Trimming NASA's Budget

THE United States is in danger of trashing its space program.

The National Aeronautics and Space Administration has planned a bare-bones, but balanced, program to meet administration demands to cut spending by $5 billion over the next four years. An additional $2.7 billion that House Republicans want to cut could sap some of its vitality.

It's too soon for program supporters to panic. NASA's fate depends on what Congress actually appropriates after a summer of politicking and debate. Yet it's clear that the broad-ranging national space program of yesteryear just isn't viable anymore. Most cutting-edge projects in space science and human flight now must be done in cost-sharing international partnership if they are to be done at all.

This is true for the other space powers. Members of the European Space Agency are also struggling with spending priorities. They, too, seem unable to make up their minds about what kind of space program they want. The International Space Station is their main human flight initiative. They have already cut their original $4.5 billion financial contribution for 1996 through 2003 to $3.2 billion. They may cut back further when making their final commitment, now expected in October. Given its economic and political uncertainties, Russia is almost totally dependent on international partners. And Japan's main space challenge is to build the laboratory module it is contributing to the international station.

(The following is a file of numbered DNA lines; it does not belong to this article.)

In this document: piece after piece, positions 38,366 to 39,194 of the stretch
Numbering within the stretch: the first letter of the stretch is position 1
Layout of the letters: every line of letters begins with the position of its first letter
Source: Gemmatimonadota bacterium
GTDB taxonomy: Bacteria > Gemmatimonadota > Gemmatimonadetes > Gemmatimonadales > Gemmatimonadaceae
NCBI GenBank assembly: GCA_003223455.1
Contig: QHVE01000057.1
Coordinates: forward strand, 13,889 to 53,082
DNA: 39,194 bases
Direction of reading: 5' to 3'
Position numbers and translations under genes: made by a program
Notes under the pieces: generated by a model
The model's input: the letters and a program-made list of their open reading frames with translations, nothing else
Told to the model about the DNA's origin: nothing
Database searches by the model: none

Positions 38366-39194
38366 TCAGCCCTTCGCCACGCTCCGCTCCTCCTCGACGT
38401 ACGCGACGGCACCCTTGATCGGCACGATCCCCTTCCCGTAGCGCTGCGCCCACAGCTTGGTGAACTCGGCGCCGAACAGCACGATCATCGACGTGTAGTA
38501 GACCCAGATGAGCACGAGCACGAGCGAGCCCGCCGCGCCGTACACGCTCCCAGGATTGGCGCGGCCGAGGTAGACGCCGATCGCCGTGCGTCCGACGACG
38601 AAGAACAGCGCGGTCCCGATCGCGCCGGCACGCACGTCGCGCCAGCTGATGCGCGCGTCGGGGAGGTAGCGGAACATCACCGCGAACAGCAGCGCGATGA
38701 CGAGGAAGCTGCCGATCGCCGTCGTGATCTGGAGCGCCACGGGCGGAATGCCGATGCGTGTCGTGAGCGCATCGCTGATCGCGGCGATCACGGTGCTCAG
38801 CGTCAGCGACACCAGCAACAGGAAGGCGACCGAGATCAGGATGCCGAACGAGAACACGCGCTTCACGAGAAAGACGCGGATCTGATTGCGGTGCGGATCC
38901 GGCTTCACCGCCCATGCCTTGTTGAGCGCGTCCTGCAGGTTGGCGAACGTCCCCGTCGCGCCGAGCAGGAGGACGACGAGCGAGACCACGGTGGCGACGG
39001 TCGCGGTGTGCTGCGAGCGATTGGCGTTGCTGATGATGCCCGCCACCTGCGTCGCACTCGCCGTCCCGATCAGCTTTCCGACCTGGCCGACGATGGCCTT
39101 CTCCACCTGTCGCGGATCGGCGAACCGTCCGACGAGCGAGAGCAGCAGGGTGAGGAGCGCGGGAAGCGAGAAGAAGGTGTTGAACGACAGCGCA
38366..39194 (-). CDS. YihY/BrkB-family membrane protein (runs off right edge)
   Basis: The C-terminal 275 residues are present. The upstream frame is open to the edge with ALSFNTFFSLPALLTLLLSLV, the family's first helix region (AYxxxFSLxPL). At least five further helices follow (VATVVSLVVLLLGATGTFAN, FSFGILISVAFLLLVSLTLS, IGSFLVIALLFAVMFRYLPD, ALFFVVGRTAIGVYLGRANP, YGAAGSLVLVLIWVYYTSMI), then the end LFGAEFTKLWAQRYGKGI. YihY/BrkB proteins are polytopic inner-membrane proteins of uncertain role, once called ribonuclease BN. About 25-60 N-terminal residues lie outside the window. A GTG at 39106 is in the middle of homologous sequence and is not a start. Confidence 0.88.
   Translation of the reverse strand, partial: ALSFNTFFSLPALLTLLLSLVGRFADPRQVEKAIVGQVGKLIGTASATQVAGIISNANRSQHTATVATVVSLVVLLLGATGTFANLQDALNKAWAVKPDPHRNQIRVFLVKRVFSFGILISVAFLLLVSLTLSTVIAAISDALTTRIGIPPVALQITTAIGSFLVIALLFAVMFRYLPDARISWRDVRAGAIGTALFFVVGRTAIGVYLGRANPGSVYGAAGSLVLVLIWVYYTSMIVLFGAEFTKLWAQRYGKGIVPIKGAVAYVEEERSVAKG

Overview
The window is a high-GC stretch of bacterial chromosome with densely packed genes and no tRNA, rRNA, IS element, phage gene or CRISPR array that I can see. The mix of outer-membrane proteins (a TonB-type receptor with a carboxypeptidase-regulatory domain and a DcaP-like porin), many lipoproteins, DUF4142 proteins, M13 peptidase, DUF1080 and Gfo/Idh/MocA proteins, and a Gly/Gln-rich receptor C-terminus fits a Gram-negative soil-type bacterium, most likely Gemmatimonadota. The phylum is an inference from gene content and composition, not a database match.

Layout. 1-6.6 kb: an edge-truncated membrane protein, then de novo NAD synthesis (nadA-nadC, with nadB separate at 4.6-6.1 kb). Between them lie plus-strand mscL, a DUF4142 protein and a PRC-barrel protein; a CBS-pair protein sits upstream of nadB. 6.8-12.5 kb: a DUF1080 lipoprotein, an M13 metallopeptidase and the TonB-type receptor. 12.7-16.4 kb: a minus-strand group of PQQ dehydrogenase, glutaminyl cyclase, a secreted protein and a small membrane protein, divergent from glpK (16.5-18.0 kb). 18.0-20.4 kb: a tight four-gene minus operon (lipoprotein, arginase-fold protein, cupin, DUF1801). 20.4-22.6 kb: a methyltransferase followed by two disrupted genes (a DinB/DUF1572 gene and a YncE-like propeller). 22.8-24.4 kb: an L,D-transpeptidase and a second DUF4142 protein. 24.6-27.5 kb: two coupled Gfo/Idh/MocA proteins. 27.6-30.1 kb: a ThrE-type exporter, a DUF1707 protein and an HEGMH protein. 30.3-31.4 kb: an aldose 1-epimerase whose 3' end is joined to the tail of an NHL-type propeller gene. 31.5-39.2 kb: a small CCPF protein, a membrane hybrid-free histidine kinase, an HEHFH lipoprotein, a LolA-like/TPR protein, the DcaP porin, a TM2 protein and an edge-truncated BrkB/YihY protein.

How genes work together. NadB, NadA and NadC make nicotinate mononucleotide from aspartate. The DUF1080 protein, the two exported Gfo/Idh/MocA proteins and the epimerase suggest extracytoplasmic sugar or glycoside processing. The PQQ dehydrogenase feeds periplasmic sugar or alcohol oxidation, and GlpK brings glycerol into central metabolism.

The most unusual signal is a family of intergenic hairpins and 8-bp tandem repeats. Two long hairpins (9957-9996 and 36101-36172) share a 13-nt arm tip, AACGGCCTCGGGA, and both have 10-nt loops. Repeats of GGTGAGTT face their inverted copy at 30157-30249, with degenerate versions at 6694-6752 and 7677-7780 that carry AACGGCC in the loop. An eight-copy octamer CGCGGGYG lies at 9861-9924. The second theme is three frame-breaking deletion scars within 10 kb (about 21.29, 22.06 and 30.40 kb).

Thus anything the US does to enhance or discourage international cooperation in space will be crucial.

The station and the project to monitor Earth's environment from orbit are the major international projects. Congressional opponents are mounting another effort to kill NASA's space-station participation. There is relatively little scientific justification for the station; however, it is a valuable proving ground to work out the kind of international cooperation needed if human space flight is to have a future. US withdrawal would sour the climate for that cooperation.

The earth-observing program is likewise at risk. Three redesigns in four years have cut NASA's contribution from a $17 billion general climate research project to a $7.25 billion effort to understand human environmental impacts. House Republicans have asked the National Academy of Sciences to review the project again. They hope to make most of their $2.7 billion cut in NASA spending here. That could cripple NASA's share of the project and tarnish the reputation of the US as a reliable partner in space.

In deciding its own course in space, the US will influence world space activity. All will lose if that activity degenerates into competing national programs. Congress and the administration should take care to retain the diversity and capabilities that make the US an effective international space partner. Otherwise, they may wind up with an ineffective space program that isn't worth supporting at any price.

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